Of the three, I would say Boyler would be the one most likely kept for another season, both for his strong leadership skills and his still dominant play on the point.

  2. Solid read. I’d like to add a few things. Two of the biggest problems (and has been for Sharks in post season years) is the lack of scoring depth & the PP (Woodcroft) With Havlat being injured (when is he not?) and Torres being suspended our bottom six depth took a major hit, couple that with moving Pavelski back up (he was dominant on the 3rd line) and you can see why. Sure, Gomez isn’t as good as he once was, but he’s still a solid set up man. The problem there is you have him centering grinders in Sheppard and Wingels or earlier in Desjardins & Burish. He should have been on a line with some proven goal scorers, maybe they would have had better success if they had dropped Pavs back down to 3 with Gomez? The 4 forward top PP unit is atrocious. I get trying to have all your best players on the top unit; but then your second unit suffers. Also, Burns was very successful as a forward. On the 2nd unit he plays D and takes a back set to Wingels and Galiardi/Sheppard? Pathetic.

    As for the big 3, IMO the only one that needs to go is Thornton. He’s supposed to be our leader, our captain, but he hardly ever shows up when we need him the most. In an elimination game, you expect him to take over like he did for 1 period in game 4. Obviously this exact trade won’t go down, but moving him for scoring depth would be nice (say to the Wild to bring back Setoguchi & Coyle for example) With Thornton gone either make Boyle captain till he retires or make the future switch and place it on Couture.

    If Havlat is healthy by then he needs to be bought out immediately. His inability to stay on the Ice hindered is greatly when we needed scoring depth the most (which he rarely provided when healthy anyway)

    I would like to also see the Sharks bring back Gomez & Torres and if he hits the free agency, picking up Damien Brunner.

    I could go on and on and on, but I’ll end it here. One of the last moves I’d like to see us do is FIRE JAY WOODCROFT!!!!! The guy is a bum. We fired Matt Shaw last year who lead our PP to #2 in the NHL, and have those duties to Woodcroft who promptly had it drop to 15th and 1 for 33 on the road in the post season while not ONCE shaking up a top unit that was stagnant.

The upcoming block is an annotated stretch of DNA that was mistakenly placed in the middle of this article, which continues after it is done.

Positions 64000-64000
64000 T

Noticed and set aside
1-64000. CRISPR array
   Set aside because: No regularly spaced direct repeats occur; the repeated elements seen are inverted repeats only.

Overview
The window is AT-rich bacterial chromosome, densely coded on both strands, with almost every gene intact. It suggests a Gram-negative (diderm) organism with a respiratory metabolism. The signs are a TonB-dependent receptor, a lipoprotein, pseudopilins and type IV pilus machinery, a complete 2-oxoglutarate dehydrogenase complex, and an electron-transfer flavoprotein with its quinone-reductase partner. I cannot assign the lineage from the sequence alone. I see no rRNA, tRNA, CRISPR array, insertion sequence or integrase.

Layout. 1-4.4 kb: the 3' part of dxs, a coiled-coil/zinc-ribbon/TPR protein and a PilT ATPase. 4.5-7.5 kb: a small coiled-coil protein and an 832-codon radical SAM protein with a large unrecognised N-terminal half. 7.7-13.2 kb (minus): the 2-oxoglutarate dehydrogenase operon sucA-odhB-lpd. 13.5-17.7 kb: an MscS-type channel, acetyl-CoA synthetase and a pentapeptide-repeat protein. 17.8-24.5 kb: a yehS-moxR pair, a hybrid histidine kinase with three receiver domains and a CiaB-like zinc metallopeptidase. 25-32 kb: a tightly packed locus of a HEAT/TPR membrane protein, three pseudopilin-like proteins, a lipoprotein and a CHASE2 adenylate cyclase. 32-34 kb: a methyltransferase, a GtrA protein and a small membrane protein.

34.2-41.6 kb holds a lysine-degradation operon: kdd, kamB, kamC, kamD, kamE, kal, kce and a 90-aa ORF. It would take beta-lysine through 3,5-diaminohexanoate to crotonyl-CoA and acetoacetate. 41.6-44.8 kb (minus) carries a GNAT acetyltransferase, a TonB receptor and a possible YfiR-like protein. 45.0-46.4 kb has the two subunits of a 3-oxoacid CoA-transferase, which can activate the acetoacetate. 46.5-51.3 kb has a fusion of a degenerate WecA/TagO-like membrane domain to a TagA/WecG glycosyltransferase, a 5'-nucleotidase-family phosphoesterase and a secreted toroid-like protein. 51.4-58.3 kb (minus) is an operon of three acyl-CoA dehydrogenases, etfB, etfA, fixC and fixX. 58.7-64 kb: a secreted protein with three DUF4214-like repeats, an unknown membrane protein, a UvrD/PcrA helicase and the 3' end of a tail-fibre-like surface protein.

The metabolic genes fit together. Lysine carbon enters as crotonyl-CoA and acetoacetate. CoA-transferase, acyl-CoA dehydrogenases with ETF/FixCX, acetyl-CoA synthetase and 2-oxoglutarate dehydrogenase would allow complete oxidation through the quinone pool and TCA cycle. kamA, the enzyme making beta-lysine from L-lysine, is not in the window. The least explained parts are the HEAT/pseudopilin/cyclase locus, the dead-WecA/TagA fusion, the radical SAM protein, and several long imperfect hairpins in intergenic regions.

• Wild will not be trading back Coyle :-)

      • I know :) I was just using that scenerio as more of an example than a possibility.

  3. I think this article frankly misses the mark completely.

    The Sharks are currently undergoing an evolution before our eyes. Anyone who follows the team half-closely can see it. It is Doug Wilson’s “refresh not reset” in progress. Perhaps the “window is closing” on Thornton & Marleau winning the cup as the top talent on the team, but that is not to say that they should be jettisoned. The leadership of the team is already evolving with Logan Couture becoming one of the team’s top leaders. This season Thornton transitioned to became the second line center with Couture the first. Brent Burns move to forward coupled with the addition of Raffi Torres (who will more than likely be resigned after Doug Wilson’s $100k investment in support of him through a fine) gave the Sharks 3 legitimate scoring lines. They still need some more bottom-end scoring depth. They need to move on from Marty Havlat. They could use a top blue-liner (who couldn’t!?) with Burns moving up front, but the emergence of Matt Irwin and the continued growth of Marc-Edourd Vlasic lessens the sting there.

    Doug Wilson never made the mistake of signing players to insane term contracts. As a result he can and will resign Thornton, Marleau, and Boyle to contracts with lesser dollar amounts based on what those players are today and the fact that they all want to remain in SJ. Look for 2012 draft pick Tomas Hertl to make the big club next year. Doug Wilson gets a lot more credit in hockey circles than he gets in the media. He’s created a team and culture that is always very good and at times great. Unfortunately the two years where this team was great there happened to be one other team in the West that was better. He’ll stick with his steady hand and plan and eventually the Sharks will break through. They are too steady of an organization not to.

    • This. I completely agree. They lost to the defending cup champs In one hell o a series. Had sj won I could have seen them getting past either Det or Chicago.

  4. Sharks had their best chance to try for a Cup this year and it’s pretty much over with Thornton-Marleau duo…they better get what they can for them or end up with a poor return the way the Flames got with Iginla & Bouwmeester. Also, it’s alarming that their 3rd/4th lines have barely contributed to anything on their scoresheet while Couture/Pavelski have pretty much done lots of damage. Clearly, this is their team and I would build the offense around them- time for them to be the leaders.

  5. Sharks are fine… every season there is 28 teams out of 30 that do not make the Stanley CUp Finals. The Sharks are always in the hunt and they’re already getting younger and faster with the aging core they have. Both Marleau and Thornton performed well in the playoffs this year. It was the 3rd and 4th lines that didn’t chip in at all. Keep Gomez get him at least one proven scorer and get Torrez back also. They will be fine. I’d take Dan Boyle too he should of probably been named captain. There is no reason to panic at all. Not too many franchises can claim play off bound 15 out of the last 16 years. I’d also consider letting Larry Robinson take over the head coaching duties.